Last week, I wrote about travelling northbound on the Burrard St. bridge. Comments on the post brought up some concern over the use of a bike horn instead of a bike bell. I admit that I was surprised at the opposition to the bike horn. To me, a bike horn is an essential safety device when commuting in Vancouver.
My bicycle is equipped with both a bell (an MEC Universal Bicycle Bell) and an Air Zound bicycle horn. The bell is a typical thumb-actuated rotary bell; it makes a satisfyingly stereotypical ring-ring sound. The horn is an air-pressure horn that has an air reservoir that you pump up with a tire pump and then activate with a thumb switch. It’s about as loud as a car horn, but pitched a bit higher.
I use the horn in cases when I need someone else to know where I am. Typical cases are alerting motorists who haven’t looked in my direction and are either uncomfortably close or appear to be about to do something that could affect my safety. I’ll also use it to alert joggers or pedestrians with head-phones in who are in my lane and can’t see me, or who are about to step into my lane. In most cases involving pedestrians and cyclists, I’ll use my bell or voice. In most cases involving motorists, I’ll use the horn.
As I mentioned in the comments of last week’s post:
I’m not going to apologize for using it. I have a bell on my bike and use it when appropriate. I use the horn in cases where I know a bell will not be effective (or heard). In each of the cases in the video, it was justified:
1. Jeep turning right through yellow/red light at Burrard/1st without looking at me. The driver had not stopped at the yellow/red light (see below). She was turning into where I was going to be and still hadn’t looked at me. The horn got her attention and everybody was safe.
2. Pedestrian walking illegally in the bike lane on the bridge, wearing headphones, in my direction of travel. Because of the road noise, and the fact that he had headphones on, I gave a small toot of the horn. It announced my presence and everybody was safe. There’s no way he would have heard a bike bell.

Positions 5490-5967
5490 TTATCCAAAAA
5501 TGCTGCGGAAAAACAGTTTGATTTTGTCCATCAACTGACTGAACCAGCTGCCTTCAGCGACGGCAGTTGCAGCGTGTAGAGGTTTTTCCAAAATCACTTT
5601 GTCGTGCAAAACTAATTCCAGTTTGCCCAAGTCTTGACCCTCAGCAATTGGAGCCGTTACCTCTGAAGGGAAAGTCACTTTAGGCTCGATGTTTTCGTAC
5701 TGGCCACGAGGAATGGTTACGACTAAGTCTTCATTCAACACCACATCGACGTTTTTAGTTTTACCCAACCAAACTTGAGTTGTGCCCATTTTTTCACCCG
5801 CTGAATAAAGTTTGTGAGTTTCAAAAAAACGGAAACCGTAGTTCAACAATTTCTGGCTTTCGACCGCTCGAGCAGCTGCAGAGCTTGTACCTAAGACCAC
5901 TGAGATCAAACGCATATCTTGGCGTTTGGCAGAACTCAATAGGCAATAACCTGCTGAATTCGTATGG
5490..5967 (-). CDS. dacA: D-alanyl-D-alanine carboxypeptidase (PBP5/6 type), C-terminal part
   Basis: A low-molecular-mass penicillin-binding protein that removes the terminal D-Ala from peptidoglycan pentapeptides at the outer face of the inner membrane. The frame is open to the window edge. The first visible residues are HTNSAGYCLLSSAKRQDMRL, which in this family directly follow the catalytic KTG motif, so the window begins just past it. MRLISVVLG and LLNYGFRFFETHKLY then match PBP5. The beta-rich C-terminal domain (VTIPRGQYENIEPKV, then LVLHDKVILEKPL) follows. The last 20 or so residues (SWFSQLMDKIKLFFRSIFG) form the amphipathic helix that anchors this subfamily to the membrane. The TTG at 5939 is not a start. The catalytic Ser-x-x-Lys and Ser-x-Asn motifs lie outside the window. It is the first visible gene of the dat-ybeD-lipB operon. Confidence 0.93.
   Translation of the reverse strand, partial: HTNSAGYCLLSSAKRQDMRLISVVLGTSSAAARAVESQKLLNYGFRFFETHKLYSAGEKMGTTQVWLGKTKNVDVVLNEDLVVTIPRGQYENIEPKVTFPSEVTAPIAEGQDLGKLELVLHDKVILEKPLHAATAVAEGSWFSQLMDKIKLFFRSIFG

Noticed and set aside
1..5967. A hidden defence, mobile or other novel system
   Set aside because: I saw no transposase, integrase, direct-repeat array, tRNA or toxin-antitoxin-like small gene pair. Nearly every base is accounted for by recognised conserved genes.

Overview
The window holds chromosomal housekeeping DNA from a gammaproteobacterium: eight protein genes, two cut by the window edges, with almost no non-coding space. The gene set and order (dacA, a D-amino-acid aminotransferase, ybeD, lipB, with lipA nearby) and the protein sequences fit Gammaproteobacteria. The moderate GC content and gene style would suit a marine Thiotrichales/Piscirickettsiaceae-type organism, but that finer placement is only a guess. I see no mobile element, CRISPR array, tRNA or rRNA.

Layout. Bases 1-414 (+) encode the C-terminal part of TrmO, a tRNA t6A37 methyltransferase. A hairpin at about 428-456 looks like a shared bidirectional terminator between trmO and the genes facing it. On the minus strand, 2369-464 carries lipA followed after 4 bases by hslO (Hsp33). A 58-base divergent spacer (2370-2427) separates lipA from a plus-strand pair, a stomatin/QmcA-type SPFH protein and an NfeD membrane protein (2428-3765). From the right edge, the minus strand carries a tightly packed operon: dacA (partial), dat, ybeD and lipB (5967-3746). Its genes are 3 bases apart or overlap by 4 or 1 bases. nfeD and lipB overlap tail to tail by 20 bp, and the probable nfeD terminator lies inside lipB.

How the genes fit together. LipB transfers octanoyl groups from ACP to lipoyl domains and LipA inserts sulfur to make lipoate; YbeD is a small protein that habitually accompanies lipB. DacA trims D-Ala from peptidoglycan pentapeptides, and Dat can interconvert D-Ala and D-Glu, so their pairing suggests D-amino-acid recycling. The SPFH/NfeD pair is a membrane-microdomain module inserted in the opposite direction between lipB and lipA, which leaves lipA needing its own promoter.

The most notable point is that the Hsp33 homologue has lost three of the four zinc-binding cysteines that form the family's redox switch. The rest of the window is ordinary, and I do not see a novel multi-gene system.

3. SUV driver making illegal right turn against a red light without looking for bikes at Hornby and Smithe. Again, a bell would not have been effective here. Without the horn, there would have been some (Okay, probably a lot) yelling.
Objections to my use of the horn seemed to revolve around the idea that using a horn on a bike is overly-aggressive and reflects poorly on cyclists in general.
My position is that using the horn is a requirement of making sure that my commute is safe for me and everyone that I encounter.
On the issue of using a bell instead of a horn, I have long felt that using a bike bell to alert motorists was futile. To investigate this a bit, I took my helmet-cam and mounted it inside a car. The car was running, with the radio on at a low volume. I then drove by ringing my bell and sounding the horn. Boy, let me tell you there’s no better way to feel self-conscious than to do this a few times. Regardless, I’ve posted the results to YouTube: http://youtu.be/zrHzw2Zd1eQ
As you can tell from the video, the bell is completely inaudible from within the car, while the horn can be clearly heard. The video demonstrates quite clearly that motorists are unlikely to hear a bike bell unless the window is down. The video was taken on a relatively quiet street while the car was stationary. In a moving vehicle on a busy street, it would be impossible to hear a bike bell.
What do you think about horns on bikes? Do you use one?
Last modified: March 5, 2012